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Kids with cancer: Part V: Survivors continue to deal with side effects from treatment

— As it turned out, Erin Hannagan was one of the lucky ones.

Hannagan was 16 when she was diagnosed with Hodgkin’s disease May 25, 1993. But she would beat the disease.

“I had been coughing for quite some time and had been diagnosed with multiple ‘colds,’” Hannagan recalled. “It finally got so bad that my mom took me to an urgent care center where a chest X-ray was done that revealed a large mediastinal [cavity containing the heart, esophagus, trachea, thymus and aorta] mass.”

Hannagan was home from school the next day when the physician’s assistant called and asked to speak to her mother.  

“When he asked for her work number I remember being worried,” she said. “When my mom arrived home shortly afterward I knew something was up.”

Hannagan and her mother went to Upstate Medical University to the Center for Children’s Cancer and Blood Disorders.  

“I still remember crying when Dr. Dubowy and Dr. Kennedy knew my name before we told them,” she said.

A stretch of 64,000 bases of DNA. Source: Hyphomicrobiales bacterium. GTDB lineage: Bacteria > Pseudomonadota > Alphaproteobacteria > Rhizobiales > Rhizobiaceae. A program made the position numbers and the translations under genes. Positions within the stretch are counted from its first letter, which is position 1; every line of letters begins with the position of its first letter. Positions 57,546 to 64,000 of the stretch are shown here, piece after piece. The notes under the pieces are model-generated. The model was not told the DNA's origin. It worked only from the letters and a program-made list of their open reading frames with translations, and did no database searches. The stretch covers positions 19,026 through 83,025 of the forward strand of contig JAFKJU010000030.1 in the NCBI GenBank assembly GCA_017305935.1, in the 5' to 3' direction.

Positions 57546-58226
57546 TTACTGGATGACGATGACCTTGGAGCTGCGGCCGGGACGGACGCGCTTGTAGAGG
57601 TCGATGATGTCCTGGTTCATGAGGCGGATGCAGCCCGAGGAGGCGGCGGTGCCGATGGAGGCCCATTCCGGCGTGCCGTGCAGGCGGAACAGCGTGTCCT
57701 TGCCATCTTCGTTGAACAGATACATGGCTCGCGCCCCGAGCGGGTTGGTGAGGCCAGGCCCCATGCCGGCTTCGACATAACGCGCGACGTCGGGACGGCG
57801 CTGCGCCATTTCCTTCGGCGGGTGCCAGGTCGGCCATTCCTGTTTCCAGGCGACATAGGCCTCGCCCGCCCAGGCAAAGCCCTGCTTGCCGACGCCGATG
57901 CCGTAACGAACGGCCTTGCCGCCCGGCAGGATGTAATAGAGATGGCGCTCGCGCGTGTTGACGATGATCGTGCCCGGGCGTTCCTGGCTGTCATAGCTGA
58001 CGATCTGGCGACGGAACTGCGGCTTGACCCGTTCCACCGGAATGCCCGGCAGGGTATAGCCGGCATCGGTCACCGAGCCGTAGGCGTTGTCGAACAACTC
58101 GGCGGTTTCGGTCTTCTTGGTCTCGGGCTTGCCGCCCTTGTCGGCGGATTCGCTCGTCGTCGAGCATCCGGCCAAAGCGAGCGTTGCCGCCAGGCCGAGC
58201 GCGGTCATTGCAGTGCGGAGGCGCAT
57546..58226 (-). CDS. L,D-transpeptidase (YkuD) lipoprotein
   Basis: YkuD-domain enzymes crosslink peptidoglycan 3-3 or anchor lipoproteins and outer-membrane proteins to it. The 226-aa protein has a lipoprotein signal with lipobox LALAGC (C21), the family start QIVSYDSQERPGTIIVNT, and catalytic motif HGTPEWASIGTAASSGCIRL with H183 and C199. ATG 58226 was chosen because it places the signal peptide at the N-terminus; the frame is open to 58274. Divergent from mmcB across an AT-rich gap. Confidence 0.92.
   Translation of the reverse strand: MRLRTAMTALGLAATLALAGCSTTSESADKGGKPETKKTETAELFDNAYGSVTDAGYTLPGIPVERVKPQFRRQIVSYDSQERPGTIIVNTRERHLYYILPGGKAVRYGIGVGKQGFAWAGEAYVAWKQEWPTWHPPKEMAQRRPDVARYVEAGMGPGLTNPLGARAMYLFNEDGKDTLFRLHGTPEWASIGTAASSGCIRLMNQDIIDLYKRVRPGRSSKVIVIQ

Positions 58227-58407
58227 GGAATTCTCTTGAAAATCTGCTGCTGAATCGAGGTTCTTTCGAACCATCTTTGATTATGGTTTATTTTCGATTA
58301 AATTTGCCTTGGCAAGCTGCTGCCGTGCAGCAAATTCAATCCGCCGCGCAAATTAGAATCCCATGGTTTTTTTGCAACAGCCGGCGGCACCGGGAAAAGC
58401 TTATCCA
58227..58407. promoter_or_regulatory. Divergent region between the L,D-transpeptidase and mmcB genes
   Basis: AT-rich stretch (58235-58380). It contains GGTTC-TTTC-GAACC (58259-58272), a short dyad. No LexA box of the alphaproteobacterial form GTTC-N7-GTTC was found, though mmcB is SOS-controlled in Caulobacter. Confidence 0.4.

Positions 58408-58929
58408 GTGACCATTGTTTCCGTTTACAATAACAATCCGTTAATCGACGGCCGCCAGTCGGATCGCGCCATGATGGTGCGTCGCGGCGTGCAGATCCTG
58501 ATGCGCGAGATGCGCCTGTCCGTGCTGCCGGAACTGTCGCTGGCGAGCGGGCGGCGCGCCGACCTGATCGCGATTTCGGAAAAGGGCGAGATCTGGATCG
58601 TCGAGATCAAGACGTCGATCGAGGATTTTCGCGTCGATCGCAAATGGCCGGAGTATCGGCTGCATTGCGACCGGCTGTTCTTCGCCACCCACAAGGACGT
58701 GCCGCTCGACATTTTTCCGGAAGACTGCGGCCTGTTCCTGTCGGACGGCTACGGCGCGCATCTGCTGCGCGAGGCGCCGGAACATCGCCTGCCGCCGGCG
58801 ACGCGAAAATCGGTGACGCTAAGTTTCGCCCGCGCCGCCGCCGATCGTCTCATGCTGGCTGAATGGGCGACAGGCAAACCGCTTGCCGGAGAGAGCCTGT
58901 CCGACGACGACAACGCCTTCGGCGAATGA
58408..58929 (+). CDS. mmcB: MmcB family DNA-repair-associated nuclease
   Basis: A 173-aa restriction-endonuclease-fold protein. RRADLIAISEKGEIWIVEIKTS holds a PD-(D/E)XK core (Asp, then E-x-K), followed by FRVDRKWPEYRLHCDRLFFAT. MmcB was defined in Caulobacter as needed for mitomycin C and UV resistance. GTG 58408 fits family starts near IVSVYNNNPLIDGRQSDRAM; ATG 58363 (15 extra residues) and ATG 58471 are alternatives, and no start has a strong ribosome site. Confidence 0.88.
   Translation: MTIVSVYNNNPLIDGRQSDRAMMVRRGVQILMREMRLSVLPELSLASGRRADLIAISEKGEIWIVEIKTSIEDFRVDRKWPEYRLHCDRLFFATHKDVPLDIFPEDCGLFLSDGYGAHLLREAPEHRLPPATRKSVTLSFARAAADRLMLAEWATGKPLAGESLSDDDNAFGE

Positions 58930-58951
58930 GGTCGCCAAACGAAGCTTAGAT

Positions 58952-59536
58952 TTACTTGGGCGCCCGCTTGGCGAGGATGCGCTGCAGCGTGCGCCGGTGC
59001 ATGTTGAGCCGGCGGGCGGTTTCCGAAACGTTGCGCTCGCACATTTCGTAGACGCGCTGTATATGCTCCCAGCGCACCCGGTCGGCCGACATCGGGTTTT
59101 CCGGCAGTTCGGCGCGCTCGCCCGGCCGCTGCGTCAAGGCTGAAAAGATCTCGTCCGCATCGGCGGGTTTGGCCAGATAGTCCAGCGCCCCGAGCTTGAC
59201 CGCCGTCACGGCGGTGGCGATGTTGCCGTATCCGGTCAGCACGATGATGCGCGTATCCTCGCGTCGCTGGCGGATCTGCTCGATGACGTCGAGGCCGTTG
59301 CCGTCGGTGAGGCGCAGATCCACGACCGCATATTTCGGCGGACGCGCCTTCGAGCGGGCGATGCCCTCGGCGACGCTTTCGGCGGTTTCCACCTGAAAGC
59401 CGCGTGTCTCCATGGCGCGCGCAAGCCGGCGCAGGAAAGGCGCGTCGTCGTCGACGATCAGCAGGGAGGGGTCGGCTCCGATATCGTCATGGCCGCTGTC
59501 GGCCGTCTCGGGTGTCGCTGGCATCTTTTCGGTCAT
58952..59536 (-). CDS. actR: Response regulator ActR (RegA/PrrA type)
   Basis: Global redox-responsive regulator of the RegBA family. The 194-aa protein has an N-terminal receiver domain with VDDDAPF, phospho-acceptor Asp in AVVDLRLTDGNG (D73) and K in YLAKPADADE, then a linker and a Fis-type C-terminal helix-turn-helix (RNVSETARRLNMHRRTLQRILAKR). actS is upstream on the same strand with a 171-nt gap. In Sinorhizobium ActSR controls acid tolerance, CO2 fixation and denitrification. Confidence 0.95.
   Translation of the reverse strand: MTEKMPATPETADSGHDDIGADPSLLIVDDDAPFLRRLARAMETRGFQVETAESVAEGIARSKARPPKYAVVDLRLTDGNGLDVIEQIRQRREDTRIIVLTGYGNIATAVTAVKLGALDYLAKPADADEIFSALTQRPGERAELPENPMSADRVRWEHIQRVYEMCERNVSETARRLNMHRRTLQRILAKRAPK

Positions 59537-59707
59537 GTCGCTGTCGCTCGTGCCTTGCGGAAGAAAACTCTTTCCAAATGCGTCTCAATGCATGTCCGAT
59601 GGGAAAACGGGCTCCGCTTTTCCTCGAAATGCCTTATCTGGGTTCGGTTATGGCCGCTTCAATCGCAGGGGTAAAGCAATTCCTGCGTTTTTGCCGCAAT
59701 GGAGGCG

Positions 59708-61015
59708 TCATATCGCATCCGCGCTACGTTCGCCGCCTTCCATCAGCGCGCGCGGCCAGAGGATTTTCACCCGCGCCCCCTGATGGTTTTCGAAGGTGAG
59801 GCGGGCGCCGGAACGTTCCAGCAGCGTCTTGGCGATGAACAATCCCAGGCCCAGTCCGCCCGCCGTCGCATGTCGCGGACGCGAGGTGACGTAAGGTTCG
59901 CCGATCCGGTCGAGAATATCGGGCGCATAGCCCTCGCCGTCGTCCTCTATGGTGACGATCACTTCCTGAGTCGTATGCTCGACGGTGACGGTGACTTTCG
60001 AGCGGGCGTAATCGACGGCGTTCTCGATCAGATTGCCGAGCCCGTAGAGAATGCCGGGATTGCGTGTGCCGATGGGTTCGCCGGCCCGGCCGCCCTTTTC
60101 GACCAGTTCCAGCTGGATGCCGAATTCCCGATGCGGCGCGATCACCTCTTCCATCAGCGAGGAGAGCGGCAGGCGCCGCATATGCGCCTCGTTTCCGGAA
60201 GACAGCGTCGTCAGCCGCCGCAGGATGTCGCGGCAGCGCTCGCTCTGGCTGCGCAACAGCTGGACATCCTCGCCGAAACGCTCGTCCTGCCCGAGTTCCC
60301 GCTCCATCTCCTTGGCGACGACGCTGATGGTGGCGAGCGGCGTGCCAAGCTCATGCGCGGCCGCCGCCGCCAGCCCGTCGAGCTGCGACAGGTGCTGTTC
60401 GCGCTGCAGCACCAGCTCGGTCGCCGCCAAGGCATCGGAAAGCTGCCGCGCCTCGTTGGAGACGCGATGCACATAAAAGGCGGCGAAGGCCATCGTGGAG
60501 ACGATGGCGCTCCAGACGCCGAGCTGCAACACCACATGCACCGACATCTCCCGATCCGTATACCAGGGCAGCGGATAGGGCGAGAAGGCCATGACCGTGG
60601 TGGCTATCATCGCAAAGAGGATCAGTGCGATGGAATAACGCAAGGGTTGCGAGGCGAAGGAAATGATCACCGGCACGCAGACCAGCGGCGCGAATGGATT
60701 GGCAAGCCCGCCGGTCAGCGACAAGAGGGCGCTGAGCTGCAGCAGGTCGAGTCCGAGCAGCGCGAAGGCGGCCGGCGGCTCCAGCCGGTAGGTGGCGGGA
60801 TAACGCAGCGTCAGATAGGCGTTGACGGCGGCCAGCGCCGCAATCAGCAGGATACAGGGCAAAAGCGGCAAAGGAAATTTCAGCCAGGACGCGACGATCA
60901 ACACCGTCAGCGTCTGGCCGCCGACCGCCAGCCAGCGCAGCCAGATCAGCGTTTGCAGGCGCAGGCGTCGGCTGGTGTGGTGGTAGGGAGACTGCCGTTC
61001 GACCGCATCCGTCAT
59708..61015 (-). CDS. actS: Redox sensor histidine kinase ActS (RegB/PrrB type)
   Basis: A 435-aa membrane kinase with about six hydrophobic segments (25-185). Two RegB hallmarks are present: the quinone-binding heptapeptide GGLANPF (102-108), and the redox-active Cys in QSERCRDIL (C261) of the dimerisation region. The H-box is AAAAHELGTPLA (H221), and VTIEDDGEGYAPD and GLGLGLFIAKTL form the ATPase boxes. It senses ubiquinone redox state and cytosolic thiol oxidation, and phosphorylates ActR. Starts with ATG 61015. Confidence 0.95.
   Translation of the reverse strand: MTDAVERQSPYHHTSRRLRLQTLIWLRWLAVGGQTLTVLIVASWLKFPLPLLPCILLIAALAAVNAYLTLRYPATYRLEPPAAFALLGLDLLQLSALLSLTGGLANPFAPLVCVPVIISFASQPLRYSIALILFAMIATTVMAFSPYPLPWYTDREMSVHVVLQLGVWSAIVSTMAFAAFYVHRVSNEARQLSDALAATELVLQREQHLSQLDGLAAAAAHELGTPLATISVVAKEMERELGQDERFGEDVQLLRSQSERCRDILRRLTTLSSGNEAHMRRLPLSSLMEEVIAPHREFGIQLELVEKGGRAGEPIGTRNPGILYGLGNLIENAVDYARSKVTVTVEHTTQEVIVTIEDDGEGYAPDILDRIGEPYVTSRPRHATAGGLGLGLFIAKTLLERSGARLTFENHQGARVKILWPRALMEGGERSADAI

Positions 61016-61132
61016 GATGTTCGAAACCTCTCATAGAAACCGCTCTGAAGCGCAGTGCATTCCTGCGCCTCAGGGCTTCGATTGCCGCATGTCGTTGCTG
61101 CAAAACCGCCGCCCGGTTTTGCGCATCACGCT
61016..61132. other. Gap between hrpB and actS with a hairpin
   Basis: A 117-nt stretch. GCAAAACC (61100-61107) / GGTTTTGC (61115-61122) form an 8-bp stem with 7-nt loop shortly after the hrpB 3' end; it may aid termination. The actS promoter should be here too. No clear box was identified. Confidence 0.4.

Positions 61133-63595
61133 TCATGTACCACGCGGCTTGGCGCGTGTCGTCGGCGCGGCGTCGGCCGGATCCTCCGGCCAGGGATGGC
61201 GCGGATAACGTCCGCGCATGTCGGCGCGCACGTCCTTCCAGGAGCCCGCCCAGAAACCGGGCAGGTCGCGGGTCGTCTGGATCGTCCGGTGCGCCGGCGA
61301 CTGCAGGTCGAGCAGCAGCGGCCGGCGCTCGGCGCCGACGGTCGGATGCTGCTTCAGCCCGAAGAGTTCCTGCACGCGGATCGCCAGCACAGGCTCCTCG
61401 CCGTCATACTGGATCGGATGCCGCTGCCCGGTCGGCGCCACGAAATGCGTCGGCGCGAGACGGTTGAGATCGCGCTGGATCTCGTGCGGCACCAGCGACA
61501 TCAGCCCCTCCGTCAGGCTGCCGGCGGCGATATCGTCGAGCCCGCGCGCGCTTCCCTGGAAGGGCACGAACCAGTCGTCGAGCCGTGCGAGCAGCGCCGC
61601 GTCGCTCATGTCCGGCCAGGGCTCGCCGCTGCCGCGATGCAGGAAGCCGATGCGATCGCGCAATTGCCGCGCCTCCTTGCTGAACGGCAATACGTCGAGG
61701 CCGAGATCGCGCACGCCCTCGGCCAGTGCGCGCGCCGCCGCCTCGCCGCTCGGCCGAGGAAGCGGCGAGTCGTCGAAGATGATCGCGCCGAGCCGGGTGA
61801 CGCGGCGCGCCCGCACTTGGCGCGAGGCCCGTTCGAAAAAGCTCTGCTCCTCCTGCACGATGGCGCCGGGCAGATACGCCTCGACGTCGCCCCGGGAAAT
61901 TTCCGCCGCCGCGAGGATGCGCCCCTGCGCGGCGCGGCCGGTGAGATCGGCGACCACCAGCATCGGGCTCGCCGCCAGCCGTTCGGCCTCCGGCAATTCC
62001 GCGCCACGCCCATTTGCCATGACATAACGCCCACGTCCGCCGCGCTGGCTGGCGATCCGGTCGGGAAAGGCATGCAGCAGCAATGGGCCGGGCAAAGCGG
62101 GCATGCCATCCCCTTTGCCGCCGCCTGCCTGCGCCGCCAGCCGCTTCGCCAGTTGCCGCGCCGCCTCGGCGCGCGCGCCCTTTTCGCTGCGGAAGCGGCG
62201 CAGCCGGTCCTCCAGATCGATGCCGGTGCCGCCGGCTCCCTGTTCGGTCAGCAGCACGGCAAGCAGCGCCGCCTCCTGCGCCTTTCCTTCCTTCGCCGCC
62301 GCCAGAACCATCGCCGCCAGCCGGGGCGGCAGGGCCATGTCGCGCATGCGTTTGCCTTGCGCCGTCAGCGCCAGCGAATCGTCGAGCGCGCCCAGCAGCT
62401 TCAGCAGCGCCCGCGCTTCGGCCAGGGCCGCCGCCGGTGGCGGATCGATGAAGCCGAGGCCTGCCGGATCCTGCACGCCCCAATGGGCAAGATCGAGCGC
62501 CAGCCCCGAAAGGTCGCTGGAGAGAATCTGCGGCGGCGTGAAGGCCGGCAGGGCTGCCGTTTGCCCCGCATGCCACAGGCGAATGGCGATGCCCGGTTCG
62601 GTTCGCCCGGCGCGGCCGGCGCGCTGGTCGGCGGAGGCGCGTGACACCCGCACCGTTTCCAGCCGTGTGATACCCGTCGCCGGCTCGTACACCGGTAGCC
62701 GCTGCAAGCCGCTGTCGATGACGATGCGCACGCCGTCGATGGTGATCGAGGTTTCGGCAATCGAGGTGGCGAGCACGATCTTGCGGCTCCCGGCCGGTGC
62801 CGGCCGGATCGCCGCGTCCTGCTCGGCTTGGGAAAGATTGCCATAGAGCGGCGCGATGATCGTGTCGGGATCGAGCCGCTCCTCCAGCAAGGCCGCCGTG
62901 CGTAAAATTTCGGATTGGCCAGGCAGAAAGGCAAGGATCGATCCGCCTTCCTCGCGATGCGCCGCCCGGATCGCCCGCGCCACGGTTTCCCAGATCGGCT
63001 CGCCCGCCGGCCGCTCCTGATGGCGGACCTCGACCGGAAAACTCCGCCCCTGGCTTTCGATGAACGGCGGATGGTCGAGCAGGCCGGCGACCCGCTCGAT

Dr. Gloria Kennedy, then a fellow at Upstate, became Hannagan’s primary physician. She got Hannagan enrolled in a clinical trial, where she was treated with chemotherapy and radiation over the next year.

‘Treatment was okay, [but] it was chemo after all,” Hannagan said. “I had three inpatient courses and I was sick then.  But my friends and family always came to the hospital to keep me company.”

Hannagan said she tried to stay as “normal” as possible, managing to remain involved in her extracurricular activities like cheerleading.  

“I think that you kind of get used to feeling a little bit sick a lot,” she said. “The hardest part about treatment was definitely when my hair fell out. It seemed very real after that happened. I think I dealt with it pretty well emotionally.  It was hard on my family and my sisters, though, I think. But our family is closer as a result.”

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